Le Tour de Yorkshire
Now, I’m not a huge fan of cyclists. Usually if I’m going anywhere I’ve timed the journey to the minute, so any kind of delay jeopardises the chances of me arriving on time. Admittedly, this is somewhat of an error on my part and I should learn to leave a bit earlier just in case there’re any unforeseen circumstances. However I maintain that I’d be on time for every appointment were it not for two things.
Firstly: tractors. Being a country bumpkin, encounters with these mechanical tortoises are common and not unexpected. Personally, I think they should be banned from the road during rush hour.
Secondly: cyclists. They are literally everywhere these days. The surge in number combined with the fact that I’m generally travelling along winding, single track roads (that country locale again), means that every journey I go on tends to involve me crawling along behind them, waiting for the chance to pass once there’s a sufficient gap in oncoming traffic. The fact that I’m usually travelling to a tight schedule means this is, more often than not, an infuriating experience.
So, with this in mind then, you’d think I’d probably view the Tour de France with something akin to disapproval, grumbling about the effect on traffic and its impact on people trying to go about their everyday business. In fact, this is what I expected to feel. I couldn’t have been more wrong.
The British legs of the Le Tour over the weekend were mesmerising. Estimates believe that up to two million people lined the route. I wasn’t one, but having watched via the television I wish I had been. It was a brilliant spectacle, with the cyclists pushing themselves to the limit. Having recently done three minutes on an exercise bike (at a reasonably high level, in my defence) I can appreciate the fact that cycling is hard. Very hard. I’m not even sure what distance I travelled in those three minutes, but you can rest assured that it didn’t equate to the one hundred and eighteen miles covered by the Tour on the first stage, from Leeds to Harrogate. I have acquired something of an appreciation for cycling it would seem.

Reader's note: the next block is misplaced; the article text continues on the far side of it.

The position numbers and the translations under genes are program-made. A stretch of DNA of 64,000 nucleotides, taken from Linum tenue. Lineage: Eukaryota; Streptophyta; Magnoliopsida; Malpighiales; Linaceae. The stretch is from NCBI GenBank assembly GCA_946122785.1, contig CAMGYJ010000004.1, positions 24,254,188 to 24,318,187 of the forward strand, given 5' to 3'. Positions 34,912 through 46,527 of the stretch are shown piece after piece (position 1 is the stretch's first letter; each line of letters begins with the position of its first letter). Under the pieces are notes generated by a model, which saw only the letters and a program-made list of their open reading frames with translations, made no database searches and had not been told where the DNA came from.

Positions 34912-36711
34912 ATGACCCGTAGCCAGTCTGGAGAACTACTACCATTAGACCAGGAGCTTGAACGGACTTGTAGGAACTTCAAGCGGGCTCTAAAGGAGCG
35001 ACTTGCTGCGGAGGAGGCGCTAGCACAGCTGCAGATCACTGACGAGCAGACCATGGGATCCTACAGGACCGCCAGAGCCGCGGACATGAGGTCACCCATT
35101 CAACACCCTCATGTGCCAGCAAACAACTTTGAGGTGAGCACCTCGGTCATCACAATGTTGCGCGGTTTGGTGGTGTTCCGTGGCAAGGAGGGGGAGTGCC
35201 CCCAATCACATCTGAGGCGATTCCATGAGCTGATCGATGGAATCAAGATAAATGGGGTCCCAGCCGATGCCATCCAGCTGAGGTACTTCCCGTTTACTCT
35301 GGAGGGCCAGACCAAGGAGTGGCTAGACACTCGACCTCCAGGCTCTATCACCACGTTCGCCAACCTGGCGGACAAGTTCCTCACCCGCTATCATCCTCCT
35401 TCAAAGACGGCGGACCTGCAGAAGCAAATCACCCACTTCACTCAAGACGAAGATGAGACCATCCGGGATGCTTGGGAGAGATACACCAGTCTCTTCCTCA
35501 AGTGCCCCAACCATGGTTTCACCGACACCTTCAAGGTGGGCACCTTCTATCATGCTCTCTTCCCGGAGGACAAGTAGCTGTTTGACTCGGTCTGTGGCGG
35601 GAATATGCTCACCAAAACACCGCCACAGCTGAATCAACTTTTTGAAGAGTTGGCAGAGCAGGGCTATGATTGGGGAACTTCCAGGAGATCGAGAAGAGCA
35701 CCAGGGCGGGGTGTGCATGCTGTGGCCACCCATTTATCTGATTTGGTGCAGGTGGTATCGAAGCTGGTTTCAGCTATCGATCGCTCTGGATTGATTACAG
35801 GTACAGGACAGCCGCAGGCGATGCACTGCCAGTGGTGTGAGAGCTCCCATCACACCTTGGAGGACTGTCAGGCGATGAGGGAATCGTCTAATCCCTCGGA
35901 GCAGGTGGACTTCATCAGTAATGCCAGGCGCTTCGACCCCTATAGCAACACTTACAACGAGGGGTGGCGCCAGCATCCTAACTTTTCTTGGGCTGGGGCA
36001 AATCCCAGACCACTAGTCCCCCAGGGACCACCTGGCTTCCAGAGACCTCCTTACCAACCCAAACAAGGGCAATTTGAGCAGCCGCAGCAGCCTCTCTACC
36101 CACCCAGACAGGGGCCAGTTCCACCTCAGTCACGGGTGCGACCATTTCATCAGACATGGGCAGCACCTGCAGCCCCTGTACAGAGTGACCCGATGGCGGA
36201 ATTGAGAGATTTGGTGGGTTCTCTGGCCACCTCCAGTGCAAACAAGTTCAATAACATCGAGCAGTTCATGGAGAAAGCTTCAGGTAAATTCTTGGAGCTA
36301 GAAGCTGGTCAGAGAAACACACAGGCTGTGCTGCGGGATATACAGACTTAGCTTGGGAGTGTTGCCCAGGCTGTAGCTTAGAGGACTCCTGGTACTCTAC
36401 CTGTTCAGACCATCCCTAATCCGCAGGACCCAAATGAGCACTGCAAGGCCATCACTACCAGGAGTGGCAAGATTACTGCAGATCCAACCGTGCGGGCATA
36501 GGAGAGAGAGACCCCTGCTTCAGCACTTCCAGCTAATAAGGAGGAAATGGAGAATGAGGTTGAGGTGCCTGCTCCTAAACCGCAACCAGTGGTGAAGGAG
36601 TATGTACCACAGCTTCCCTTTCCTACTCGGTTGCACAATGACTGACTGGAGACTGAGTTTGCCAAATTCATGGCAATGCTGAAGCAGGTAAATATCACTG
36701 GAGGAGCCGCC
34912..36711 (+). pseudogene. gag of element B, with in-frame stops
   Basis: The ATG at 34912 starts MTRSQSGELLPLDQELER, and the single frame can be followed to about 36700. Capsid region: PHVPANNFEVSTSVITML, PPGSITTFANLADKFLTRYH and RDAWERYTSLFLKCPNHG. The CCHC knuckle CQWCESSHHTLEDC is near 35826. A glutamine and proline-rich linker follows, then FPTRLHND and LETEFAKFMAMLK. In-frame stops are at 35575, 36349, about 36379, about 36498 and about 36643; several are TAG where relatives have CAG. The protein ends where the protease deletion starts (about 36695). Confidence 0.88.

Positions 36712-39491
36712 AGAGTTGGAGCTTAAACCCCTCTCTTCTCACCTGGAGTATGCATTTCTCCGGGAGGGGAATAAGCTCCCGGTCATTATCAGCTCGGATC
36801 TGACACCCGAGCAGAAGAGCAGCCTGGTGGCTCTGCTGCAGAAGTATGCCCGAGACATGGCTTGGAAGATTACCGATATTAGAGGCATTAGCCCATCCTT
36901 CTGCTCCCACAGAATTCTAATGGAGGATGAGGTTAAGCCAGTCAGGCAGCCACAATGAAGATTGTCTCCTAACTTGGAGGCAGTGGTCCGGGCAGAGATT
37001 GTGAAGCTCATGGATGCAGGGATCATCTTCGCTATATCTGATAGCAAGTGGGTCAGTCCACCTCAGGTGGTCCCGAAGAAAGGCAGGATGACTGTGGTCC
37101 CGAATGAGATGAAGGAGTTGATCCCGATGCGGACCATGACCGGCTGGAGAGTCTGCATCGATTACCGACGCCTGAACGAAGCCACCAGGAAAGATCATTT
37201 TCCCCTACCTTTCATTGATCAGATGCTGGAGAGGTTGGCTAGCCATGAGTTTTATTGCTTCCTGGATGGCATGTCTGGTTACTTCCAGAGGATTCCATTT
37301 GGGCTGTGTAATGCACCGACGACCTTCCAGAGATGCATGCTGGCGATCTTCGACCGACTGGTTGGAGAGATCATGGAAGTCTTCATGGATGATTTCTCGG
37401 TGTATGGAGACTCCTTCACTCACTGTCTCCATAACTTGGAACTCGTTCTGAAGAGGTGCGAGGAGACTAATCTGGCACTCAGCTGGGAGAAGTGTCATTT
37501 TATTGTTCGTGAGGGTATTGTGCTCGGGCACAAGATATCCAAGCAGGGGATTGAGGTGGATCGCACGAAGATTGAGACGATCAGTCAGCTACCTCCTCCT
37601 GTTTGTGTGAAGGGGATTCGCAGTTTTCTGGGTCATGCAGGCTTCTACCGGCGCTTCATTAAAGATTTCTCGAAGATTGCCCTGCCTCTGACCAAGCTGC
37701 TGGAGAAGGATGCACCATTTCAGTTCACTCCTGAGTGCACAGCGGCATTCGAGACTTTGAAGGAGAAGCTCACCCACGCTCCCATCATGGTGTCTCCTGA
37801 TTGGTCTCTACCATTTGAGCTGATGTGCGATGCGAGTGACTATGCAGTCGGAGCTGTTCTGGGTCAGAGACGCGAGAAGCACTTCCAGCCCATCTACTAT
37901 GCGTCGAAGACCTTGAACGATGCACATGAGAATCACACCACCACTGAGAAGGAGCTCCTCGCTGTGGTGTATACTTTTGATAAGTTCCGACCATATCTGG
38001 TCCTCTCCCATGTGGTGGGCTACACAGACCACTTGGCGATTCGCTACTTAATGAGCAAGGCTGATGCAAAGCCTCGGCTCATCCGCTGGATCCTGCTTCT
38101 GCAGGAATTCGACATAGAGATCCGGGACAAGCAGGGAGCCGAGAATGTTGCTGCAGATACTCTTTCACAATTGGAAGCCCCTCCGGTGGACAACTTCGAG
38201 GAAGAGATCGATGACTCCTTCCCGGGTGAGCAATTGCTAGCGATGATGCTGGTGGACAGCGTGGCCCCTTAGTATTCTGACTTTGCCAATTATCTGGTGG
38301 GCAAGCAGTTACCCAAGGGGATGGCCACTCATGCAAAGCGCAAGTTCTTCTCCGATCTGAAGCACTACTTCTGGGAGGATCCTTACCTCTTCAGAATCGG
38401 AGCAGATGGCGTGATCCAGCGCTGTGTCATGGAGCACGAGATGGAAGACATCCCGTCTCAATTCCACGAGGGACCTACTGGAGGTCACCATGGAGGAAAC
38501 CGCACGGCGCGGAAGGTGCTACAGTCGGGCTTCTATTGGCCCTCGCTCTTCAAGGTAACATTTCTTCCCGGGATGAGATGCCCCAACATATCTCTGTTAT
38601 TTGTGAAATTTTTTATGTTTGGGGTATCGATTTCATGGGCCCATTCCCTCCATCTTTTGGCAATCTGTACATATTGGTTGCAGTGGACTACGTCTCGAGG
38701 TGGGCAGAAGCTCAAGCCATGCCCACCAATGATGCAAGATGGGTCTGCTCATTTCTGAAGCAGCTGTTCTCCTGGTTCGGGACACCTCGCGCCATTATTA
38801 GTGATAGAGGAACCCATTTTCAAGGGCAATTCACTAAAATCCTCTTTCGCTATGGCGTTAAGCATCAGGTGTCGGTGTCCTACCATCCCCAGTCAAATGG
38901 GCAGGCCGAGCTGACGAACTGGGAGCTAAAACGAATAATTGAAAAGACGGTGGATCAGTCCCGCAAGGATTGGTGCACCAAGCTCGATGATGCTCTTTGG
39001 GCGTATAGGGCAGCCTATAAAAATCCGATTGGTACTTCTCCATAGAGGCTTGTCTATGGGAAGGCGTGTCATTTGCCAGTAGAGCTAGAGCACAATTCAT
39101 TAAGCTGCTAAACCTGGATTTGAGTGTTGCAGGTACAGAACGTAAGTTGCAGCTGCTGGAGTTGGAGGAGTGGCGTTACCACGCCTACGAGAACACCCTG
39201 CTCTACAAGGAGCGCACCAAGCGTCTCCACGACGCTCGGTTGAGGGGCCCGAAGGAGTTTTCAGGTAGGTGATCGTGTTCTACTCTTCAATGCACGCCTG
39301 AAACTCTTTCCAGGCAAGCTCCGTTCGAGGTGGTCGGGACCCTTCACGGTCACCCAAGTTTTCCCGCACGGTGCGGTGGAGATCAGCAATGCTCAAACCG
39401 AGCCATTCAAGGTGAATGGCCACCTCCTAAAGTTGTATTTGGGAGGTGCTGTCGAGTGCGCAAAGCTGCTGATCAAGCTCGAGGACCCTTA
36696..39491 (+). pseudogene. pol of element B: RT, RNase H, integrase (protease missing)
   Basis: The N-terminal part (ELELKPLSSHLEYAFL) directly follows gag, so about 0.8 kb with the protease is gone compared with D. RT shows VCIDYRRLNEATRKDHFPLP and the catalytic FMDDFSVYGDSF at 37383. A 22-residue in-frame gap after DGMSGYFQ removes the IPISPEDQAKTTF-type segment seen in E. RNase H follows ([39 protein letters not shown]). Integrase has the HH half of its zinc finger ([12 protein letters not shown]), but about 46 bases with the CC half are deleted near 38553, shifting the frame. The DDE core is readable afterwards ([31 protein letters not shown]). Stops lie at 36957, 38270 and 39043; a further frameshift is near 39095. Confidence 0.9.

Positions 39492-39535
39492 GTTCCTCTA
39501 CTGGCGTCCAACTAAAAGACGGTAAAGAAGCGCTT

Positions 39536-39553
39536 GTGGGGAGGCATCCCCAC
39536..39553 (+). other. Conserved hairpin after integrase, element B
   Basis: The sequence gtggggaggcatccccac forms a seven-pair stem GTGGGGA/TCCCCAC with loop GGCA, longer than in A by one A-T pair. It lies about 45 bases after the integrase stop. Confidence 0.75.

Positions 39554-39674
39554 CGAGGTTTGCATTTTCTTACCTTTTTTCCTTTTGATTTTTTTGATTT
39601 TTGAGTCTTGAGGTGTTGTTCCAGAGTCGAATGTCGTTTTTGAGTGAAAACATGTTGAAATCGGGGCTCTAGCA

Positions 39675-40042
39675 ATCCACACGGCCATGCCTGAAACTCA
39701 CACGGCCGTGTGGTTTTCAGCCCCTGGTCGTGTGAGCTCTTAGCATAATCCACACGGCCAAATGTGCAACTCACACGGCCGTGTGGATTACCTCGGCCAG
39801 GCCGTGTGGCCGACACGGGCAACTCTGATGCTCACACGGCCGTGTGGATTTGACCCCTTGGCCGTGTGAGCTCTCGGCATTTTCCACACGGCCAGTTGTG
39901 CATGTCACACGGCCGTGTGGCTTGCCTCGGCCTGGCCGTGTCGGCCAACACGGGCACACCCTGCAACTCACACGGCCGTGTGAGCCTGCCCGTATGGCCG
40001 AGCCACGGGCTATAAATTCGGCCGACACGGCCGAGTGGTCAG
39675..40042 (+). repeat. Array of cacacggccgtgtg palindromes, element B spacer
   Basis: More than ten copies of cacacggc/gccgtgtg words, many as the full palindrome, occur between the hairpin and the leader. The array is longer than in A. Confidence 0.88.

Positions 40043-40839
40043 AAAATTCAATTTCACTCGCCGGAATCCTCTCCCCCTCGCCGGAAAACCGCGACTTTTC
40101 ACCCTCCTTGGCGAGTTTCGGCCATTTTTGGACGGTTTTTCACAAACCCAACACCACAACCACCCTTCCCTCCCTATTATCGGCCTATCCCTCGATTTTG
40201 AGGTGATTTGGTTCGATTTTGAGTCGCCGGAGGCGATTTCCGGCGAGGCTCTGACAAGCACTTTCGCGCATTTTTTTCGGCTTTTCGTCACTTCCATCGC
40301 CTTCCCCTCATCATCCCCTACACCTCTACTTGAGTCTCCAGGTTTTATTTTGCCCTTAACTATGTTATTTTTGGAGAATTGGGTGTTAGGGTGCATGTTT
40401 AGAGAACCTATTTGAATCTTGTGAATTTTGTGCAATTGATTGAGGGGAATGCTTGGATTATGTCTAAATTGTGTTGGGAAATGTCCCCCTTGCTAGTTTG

And so has everyone else by all accounts. Two million in attendance is a staggering figure and it doesn’t take into account the television viewing number. An audience of that size is a marketer’s dream, so as you can imagine, many PR and marketing agencies were quick to get involved.
Perhaps the most eye-catching enterprise for me was the stunt undertaken to promote Yorkshire Building Society’s sponsorship of the Grand Départ. In a local farmer’s field, whose land fortuitously lay alongside the route of the first leg stage, one hundred and fifty sheep were dyed yellow in honour of the Tour’s famous yellow jersey.
Not only was this conspicuous – generating television, online and print coverage – it also struck me as quintessentially Yorkshire. Having lived in Leeds for three years during my time at university, yellow sheep just about sums up the county’s droll sense of humour. Kudos to Velvet PR for that one.